Acknowledgments

This study was supported by a research grant of Andong National University (2021).

NOTES

CONFLICTS OF INTEREST
The authors declare that there are no conflicts of interest.

Fig. 1.
Photographs of pollen of Dioscorea. A. D. polystachya. B. D. japonica. C. D. nipponica. D. D. quinquelobata. E. D. tenuipes. F. D. coreana. G. D. tokoro. a, pollen shape from a scanning electron microscope (SEM), b, exine sculpturing by SEM, c, pollen shape from a light microscope
kjpt-52-1-29f1.jpg
Table 1.
Collection data and voucher information of Dioscorea in the present study.
Taxon/collection site Date Voucher
Sect. Enanatiophyllum 마절
D. polystachya Turcz. 마
  GG: Mt. Cheolmasan, Namyangju-si 19 Jun 2020 Chung et al. ANH-20200619-100 (ANH)
  CB: Mt. Sosongnisan, Eumseong-gun 25 Jul 2010 Chung et al. ANH-100725105 (ANH)
  GB: Mt. Mirimsan, Bonghwa-gun 3 Aug 2020 Chung et al. ANH-20200803-103 (ANH)
  GB: Mt. Yongamsan, Yeongju-si 17 Jul 2021 Chung et al. ANH-20210717-151 (ANH)
D. japonica Thunb. 참마
  JN: Mt. Sanghwangbong, Wando-gun 23 Jul 2010 S. C. Ko et al. HNHM-2010-0473 (KH)
  JJ: Gotjawal, Seogwipo-si 27 Aug 2020 Chung et al. ANH-20200827-181 (ANH)
  JJ: Aewol-eup, Jeju-si 28 Aug 2020 Chung et al. ANH-20200828-135 (ANH)
Sect. Stenophora 부채마절
D. nipponica Makino 부채마
  CN: Mt. Daesosan, Taean-gun 25 Jul 2019 Chung et al. ANH-20190725-113 (ANH)
  GB: Mt. Mirimsan, Bonghwa-gun 3 Aug 2020 Chung et al. ANH-20200803-085 (ANH)
  GB: Mt. Cheongnyangsan, Bonghwa-gun 13 Aug 2021 Chung et al. ANH-20210813-124 (ANH)
D. quinquelobata Thunb. 단풍마
  JN: Mt. Baegunsan, Gwangyang-si 24 Aug 2010 Chung et al. ANH-100824139 (ANH)
  JN: Mt. Sinbong, Tongyeong-si 21 Jul 2021 Chung et al. ANH-20210730-136 (ANH)
  JN: Mt. Gokgosan, Suncheon-si 30 Jul 2021 Chung et al. ANH-20210730-122 (ANH)
D. tenuipes Franch. & Sav. 각시마
  JN: Mt. Baegunsan, Gwangyang-si 24 Aug 2010 Chung et al. s.n. (ANH)
  JN: Mt. Gokgosan, Suncheon-si 30 Jul 2021 Chung et al. ANH-20210730-110 (ANH)
  GN: Mt. Yeonhwasan, Goseong-gun 28 Jul 2021 Chung et al. ANH-20210728-155 (ANH)
D. coreana (Prain & Burkill) R. Kunth 푸른마
  GB: Mt. Maengdongsan, Bonghwa-gun 5 Jun 2020 Chung et al. ANH-20200605-143 (ANH)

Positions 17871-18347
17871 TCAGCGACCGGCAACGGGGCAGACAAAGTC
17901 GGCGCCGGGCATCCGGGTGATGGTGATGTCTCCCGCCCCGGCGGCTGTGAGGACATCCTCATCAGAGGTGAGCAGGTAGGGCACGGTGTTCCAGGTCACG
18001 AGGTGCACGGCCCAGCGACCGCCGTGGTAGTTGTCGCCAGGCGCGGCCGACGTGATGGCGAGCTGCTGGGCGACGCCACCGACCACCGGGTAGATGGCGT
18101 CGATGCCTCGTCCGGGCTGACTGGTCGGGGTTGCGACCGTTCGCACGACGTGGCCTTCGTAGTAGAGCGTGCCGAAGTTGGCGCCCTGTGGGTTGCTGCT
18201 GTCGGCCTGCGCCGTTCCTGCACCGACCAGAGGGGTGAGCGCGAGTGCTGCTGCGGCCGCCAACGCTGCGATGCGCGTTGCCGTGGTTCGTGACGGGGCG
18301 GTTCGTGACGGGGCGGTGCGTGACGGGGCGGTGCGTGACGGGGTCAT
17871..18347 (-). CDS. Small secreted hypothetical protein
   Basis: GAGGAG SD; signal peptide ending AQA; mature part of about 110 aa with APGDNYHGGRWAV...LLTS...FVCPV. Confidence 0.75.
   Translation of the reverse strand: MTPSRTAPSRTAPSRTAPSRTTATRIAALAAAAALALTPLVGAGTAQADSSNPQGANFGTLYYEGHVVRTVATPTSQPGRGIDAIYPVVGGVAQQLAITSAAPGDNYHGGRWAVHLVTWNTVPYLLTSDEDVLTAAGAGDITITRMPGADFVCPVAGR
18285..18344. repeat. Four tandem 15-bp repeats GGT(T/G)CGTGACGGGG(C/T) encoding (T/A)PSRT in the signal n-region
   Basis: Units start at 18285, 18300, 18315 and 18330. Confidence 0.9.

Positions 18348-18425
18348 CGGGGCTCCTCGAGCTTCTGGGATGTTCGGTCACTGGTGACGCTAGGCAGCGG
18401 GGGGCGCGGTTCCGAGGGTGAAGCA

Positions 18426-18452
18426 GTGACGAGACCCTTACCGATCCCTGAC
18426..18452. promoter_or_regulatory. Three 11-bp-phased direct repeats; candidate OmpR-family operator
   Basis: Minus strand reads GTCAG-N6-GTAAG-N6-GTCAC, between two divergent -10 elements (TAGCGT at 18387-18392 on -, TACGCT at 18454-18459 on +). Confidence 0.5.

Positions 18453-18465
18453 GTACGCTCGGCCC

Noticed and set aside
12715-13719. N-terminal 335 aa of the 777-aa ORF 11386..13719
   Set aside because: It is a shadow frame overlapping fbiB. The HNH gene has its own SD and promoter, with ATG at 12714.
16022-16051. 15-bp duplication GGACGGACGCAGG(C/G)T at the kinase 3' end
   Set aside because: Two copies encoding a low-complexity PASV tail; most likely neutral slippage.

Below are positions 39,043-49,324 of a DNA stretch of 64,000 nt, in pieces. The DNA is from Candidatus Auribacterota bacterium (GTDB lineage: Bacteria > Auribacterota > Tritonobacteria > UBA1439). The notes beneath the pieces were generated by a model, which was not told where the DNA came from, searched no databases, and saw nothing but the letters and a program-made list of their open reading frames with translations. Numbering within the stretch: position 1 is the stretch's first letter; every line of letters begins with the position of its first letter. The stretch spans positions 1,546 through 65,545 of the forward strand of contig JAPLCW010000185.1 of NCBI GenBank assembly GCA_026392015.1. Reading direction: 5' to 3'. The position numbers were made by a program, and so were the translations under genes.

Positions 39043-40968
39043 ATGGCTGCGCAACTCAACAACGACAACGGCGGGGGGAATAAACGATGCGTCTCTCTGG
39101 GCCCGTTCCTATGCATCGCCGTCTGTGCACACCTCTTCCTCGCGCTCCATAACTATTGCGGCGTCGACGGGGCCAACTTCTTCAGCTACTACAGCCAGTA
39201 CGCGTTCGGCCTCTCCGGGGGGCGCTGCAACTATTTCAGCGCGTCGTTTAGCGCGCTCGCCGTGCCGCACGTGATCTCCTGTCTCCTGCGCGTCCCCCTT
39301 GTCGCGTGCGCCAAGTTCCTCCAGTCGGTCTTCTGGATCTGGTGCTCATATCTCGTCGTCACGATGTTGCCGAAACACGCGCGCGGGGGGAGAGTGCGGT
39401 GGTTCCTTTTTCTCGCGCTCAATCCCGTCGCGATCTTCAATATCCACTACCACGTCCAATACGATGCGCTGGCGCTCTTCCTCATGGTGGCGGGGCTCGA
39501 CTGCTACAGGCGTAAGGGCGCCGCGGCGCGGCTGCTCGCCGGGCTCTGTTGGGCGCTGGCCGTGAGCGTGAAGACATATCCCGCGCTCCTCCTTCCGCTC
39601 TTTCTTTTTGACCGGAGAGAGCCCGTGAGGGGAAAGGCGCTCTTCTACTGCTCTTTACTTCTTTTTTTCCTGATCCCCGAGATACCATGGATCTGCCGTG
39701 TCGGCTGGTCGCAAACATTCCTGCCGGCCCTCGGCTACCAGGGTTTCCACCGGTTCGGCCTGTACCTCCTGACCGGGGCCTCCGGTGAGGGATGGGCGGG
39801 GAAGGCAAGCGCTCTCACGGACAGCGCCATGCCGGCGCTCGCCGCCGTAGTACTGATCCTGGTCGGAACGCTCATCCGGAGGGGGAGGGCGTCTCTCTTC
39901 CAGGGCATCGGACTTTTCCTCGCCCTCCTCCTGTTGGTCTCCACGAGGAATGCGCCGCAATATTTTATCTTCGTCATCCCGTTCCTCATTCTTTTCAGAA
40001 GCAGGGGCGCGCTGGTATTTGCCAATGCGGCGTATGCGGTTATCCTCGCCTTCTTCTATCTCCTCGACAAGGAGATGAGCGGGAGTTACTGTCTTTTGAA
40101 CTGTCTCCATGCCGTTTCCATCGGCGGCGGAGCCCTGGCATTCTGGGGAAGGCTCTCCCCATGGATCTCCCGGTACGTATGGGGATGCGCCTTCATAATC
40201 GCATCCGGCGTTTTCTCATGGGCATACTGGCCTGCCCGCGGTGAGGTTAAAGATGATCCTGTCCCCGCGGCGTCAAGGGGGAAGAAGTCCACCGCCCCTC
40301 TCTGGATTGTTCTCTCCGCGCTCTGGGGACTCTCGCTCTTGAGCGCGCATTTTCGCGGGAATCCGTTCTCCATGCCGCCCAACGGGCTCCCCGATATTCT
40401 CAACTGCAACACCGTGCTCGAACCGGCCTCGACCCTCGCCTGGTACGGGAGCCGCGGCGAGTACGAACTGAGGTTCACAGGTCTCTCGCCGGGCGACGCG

GB: Mt. Jachosan, Pohang-si 13 May 2010 G. Y. Chung et al. ANH-100513125 (ANH)
  GB: Mt. Gallasan, Andong-si 24 Jul 2021 Chung et al. ANH-20210724-118 (ANH)
D. tokoro Makino 도꼬로마
  Japan: Ohmata, Higashiyoshino-mura, Yoshino-gun, Nara Pref. 12 Sep 2004 K. Sato 62807 (OSA)
  Japan: Goshogaito, Chitose-cho, Kameoka-shi, Kyoto-fu 12 Aug 2007 S. Tsugaru et al. 4326 (OSA)
  Japan: Okutagi, Taki-cho, Izumo-shi, Shimane Pref. 7 Sep 1997 N. Kurosaki 20801 (OSA)
  Japan: Ikeana, Totsukawa-mura, Yoshino-gun, Nara Pref. 20 Jul 2009 J. Fuji 1421 (OSA)
  Japan: Motojyuku-dai, Okazaki-shi, Aichi Pref. 9 Aug 2007 T. Asami 070809-05 (OSA)

GG, Gyeonggi-do; CB, Chungcheongbuk-do; GB, Gyeongsangbuk-do; JN, Jeollanam-do; JJ, Jeju-do; CN, Chungcheongnam-do; GN, Gyeongsangnam-do; ANH, Andong National University Herbarium; KH, Korean National Arboretum Herbarium; OSA, Osaka Municipal Museum of Natural History.

Table 2.
Measurements of the pollen grains of Dioscorea.
Taxon No. of apertures Polar end shape Exine pattern Polar lengtha (µm) Equatorial diametera (µm) Sexine thicknessa (µm) P/E
D. polystachya Disulculate Truncate Reticulate 16.2 (17.6) 19.1 11.5 (12.5) 13.5 1.0 (1.1) 1.2 1.4
D. japonica Disulculate Truncate Reticulate 12.9 (14.1) 15.6 9.7 (10.7) 12.1 1.0 (1.1) 1.3 1.31
D. nipponica Monosulcate Obtuse Rugulate 20.5 (24.0) 28.1 15.5 (16.5) 18.1 1.1 (1.3) 1.6 1.45
D. quinquelobata Monosulcate Obtuse Striate 22.0 (24.1) 26.4 14.3 (15.8) 17.3 1.1 (1.4) 1.7 1.52
D. tenuipes Monosulcate Obtuse Reticulate 23.1 (27.3) 30.2 15.3 (17.1) 19.2 1.1 (1.2) 1.4 1.6
D. coreana Monosulcate Obtuse Perforate 23.4 (26.3) 29.7 15.1 (17.7) 20.4 1.1 (1.3) 1.6 1.48
D. tokoro Monosulcate Obtuse Striate 19.4 (20.7) 22.1 12.7 (13.8) 15.3 1.1 (1.3) 1.6 1.49

P/E, polar length/equatorial diameter ratio.

a minimum (mean) maximum